[Originally published April 22, 2010.]
By now you’re probably wondering what this is all about, why FBI agents pulled you out of your barista job, threw you on a helicopter, and brought you to NASA headquarters. There’s no time, so I’ll shoot it to you straight. You’ve seen the news reports. What hit New York wasn’t some debris from an old satellite. There’s an asteroid the size of Montana heading toward Earth and if it hits us, the planet is over. But we’ve got one last-ditch plan. We need a team to land on the surface of the asteroid, drill a nuclear warhead one mile into its core, and get out before it explodes. And you’re just the liberal arts major we need to lead that team.
Sure, we’ve got dozens of astronauts, physicists, and demolitions experts. I’ll be damned if we didn’t try to train our best men for this mission. But just because they can fly a shuttle and understand higher-level astrophysics doesn’t mean they can execute a unique mission like this. Anyone can learn how to land a spacecraft on a rocky asteroid flying through space at twelve miles per second. I don’t need some pencilneck with four Ph.D’s, one-thousand hours of simulator time, and the ability to operate a robot crane in low-Earth orbit. I need someone with four years of broad-but-humanities-focused studies, three subsequent years in temp jobs, and the ability to reason across multiple areas of study. I need someone who can read The Bell Jar and make strong observations about its representations of mental health and the repression of women. Sure, you’ve never even flown a plane before, but with only ten days until the asteroid hits, there’s no one better to nuke an asteroid.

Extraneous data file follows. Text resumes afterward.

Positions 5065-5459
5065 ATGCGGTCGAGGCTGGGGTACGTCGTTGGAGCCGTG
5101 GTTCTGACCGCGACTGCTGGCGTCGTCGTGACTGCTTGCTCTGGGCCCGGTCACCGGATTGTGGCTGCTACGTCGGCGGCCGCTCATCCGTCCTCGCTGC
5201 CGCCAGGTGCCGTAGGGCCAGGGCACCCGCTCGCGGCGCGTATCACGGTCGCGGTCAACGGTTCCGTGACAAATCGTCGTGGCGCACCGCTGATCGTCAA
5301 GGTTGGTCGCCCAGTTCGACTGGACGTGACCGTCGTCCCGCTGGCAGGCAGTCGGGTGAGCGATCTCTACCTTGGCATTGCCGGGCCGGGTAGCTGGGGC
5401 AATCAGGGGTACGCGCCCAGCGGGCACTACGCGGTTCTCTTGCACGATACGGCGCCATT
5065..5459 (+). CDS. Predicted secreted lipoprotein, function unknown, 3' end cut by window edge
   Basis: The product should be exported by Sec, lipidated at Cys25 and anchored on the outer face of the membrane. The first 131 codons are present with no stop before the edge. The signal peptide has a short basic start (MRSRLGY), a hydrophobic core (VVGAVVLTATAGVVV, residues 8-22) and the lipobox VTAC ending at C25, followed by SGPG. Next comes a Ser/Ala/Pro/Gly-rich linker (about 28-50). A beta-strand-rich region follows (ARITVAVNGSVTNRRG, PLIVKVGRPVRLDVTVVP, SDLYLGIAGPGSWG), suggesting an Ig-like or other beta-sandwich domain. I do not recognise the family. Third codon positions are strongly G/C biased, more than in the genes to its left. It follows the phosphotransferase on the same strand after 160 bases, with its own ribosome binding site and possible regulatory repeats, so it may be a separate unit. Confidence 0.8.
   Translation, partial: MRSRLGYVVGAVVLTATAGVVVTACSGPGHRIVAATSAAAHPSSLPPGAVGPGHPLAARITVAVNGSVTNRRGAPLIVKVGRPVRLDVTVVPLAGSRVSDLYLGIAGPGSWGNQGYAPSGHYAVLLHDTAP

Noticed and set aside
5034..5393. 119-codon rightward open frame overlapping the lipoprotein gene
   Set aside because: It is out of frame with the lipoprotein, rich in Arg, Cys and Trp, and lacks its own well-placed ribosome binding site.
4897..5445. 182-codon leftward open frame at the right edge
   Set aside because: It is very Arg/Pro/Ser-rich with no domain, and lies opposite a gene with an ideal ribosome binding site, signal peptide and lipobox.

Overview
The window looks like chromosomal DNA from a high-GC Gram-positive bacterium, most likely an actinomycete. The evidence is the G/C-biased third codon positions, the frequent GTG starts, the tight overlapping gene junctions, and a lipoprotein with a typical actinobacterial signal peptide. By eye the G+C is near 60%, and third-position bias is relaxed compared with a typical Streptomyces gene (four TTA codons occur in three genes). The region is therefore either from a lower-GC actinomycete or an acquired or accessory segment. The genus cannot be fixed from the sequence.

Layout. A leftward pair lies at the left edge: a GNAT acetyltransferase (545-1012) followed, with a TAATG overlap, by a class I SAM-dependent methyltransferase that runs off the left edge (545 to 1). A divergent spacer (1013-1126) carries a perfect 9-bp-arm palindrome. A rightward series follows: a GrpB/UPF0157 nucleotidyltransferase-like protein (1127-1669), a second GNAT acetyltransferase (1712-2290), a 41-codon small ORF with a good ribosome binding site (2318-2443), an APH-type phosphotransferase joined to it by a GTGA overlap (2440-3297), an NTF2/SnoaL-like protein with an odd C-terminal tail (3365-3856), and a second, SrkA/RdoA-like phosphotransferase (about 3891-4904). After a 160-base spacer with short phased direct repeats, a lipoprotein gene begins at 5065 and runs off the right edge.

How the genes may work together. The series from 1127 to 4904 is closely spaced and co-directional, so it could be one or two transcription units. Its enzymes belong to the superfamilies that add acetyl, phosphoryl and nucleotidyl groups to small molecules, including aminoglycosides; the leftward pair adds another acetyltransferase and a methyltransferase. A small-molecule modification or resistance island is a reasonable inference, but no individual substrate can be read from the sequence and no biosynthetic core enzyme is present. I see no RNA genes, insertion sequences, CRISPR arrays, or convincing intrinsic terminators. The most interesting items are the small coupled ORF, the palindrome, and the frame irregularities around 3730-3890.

I’ve seen your work and it’s damn impressive. Your midterm paper on the semiotics of Band of Outsiders turned a lot of heads at mission control. Your performance in Biology For Non-Science Majors was impressive, matched only by your mastery of second-year Portuguese. And a lot of the research we do here couldn’t have happened without your groundbreaking work on suburban malaise and its representation and repression in John Hughes’ films. I hope you’re still that good, because when you’re lowering a hydrogen bomb into a craggy mass of flying astronomic death with barely any gravity, you’re going to need to draw on all the multidisciplinary reason and analysis you’ve got.
Don’t think I don’t have my misgivings about sending some hotshot Asian Studies minor into space for the first time. This is NASA, not Grinnell. I don’t have the time or patience for your renegade attitude and macho bravado. I can’t believe the fate of mankind rests on some roughneck bachelor of the arts. I know your type. You feed off the thrill of inference and small, instructor-led discussion. You think you’re some kind of invincible God just because you have cursory understandings of Buddhism, classical literature, and introductory linguistics. Well listen up, cowboy. You make one false move up there, be it a clumsy thesis statement, poorly reasoned argument, or glib analysis, and your team is dead, along with this whole sorry planet.
I’ve wasted enough time with chatter. Let’s get you over to mission control. Our avionics team needs your help getting their paper on gender politics in The Matrix properly cited in MLA format.